As part of the Global Urban Humanities Initiative Colloquium called Reading Cities, Sensing Cities we have asked students and visitors to write responses to each of the weekly guest lectures.
October 23, 2014
Urban Space, Spectacle, Memory and Music in Nineteenth-Century Vienna
Nicholas Mathew (Music)
Presentation available here.
Video of the conversation available here.
Mathew presented on the role of music and sound in the emergence of modern civic sensibilities in Napoleonic Vienna, and how printed music came to shape a new politics of urban pedestrianism.
by Brandon Harrell
On October 23, Professor Nicolas Mathew gave us a taste of the Congress of Vienna as it was post-Napoleonic War. He challenged his audience, our classroom, to focus on the words “spectator” and “audience” as he explained how the Congress would organize grand events in urban spaces to acknowledge the elite heads of state while also arousing the masses. The large spaces, once bustling the day before with activity, were converted into pavilion-like landscapes where all things regal were admired. Again, I thought to myself, dramaturgy. I am being compelled to view the city as a spectacle where everyday life is a performance, where the image of the city is mediated by a binary social relationship, where individual choices are made in the sphere of production and consumption. In this case, the state of Vienna was producing an image, organized with symphonic arrangements to be consumed by the masses. The music would blast, sonic boom after sonic boom, and the words (in German) would describe and glorify particular events, solidifying them in historical memory. These elite narratives were more aural fantasy than anything and, as the music boomed over the spectators they were not being shaken into obedience, but becoming aware of themselves as an audience en masse. The public became aware of its own presence. Individual privacy of expression is gone when one becomes usurped by the crowd. All is laid bare; what would be a passive, disorganized sound becomes an active clamor of the masses.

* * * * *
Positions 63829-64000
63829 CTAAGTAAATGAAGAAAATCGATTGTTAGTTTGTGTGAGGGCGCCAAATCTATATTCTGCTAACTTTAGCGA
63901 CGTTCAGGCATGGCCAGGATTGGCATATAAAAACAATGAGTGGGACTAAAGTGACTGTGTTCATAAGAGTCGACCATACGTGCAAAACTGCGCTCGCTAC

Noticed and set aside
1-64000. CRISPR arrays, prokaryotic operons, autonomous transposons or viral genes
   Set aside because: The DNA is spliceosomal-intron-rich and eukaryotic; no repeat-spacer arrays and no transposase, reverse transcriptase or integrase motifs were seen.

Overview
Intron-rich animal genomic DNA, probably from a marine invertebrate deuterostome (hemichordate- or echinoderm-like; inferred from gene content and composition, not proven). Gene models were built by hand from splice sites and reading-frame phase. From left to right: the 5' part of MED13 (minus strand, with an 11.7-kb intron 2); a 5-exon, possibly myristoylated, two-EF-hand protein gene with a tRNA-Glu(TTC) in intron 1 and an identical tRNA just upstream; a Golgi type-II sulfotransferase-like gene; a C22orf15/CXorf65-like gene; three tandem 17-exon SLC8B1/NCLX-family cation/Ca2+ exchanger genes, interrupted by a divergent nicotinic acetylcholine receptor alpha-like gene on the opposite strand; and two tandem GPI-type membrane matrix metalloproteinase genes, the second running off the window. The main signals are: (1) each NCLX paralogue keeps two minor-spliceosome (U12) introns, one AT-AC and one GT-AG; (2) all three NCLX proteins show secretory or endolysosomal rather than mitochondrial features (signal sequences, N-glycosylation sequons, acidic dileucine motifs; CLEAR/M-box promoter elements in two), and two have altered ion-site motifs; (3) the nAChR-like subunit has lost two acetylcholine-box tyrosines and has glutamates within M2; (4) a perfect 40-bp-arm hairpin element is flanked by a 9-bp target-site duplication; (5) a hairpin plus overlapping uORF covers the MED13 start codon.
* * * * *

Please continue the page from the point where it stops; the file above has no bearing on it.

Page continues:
The urban experience is fragmented and dramatic, and as Mathew focused deeper on the music and grand public performances of Vienna, I could not help but ask, “Where does state-sponsored music and performance fit into our cities today? How do we produce sound and communal identity through performance theory?” Knowing that the U.S. government maintains power norms through the commodification of resources and space, I believe that sound and image cannot be separated from space. We often don’t think of the commodification of land and space as directly affecting our audiovisual opportunities and what those audiovisual opportunities can do for us but let’s ponder for a moment: as more and more land becomes privatized, there are fewer public spaces in which to perform, to act, to play, to be free, physically. The cars, planes, drones, and construction drown out the music, the rhythms, the voices, the stories; that car blasting Drake or Lil Wayne as it winds down Telegraph only passes by for a second. Then, the roars and bustle are quickly back at the forefront-–that is the norm. Billboards, fast-food signs, curb paint and road paint, streetlights and the entangled web of telephone poles and wires, all distract from our relationship with space, passively extracting opportunities for collective voice and expression.
Where and how can we reclaim space, reclaim our voice? All of my examples come not from those in power, but the oppressed. Performing participatory pedestrianism–from the gypsy, flamenco culture of Andalusia, Spain, to the Black, hip-hop culture of North America–-they all screamed, “Fight the power! Pa’lante siempre!” By existing in these spaces we reclaim them. That message juxtaposed against the monolithic drone of commerce and mainstream media kind of summarizes U.S. society today…
Here is some local inspiration… a response to the death of a young, Black boy named June.
Brandon Harrell is a graduate student in the Master of City Planning program at the UC Berkeley College of Environmental Design.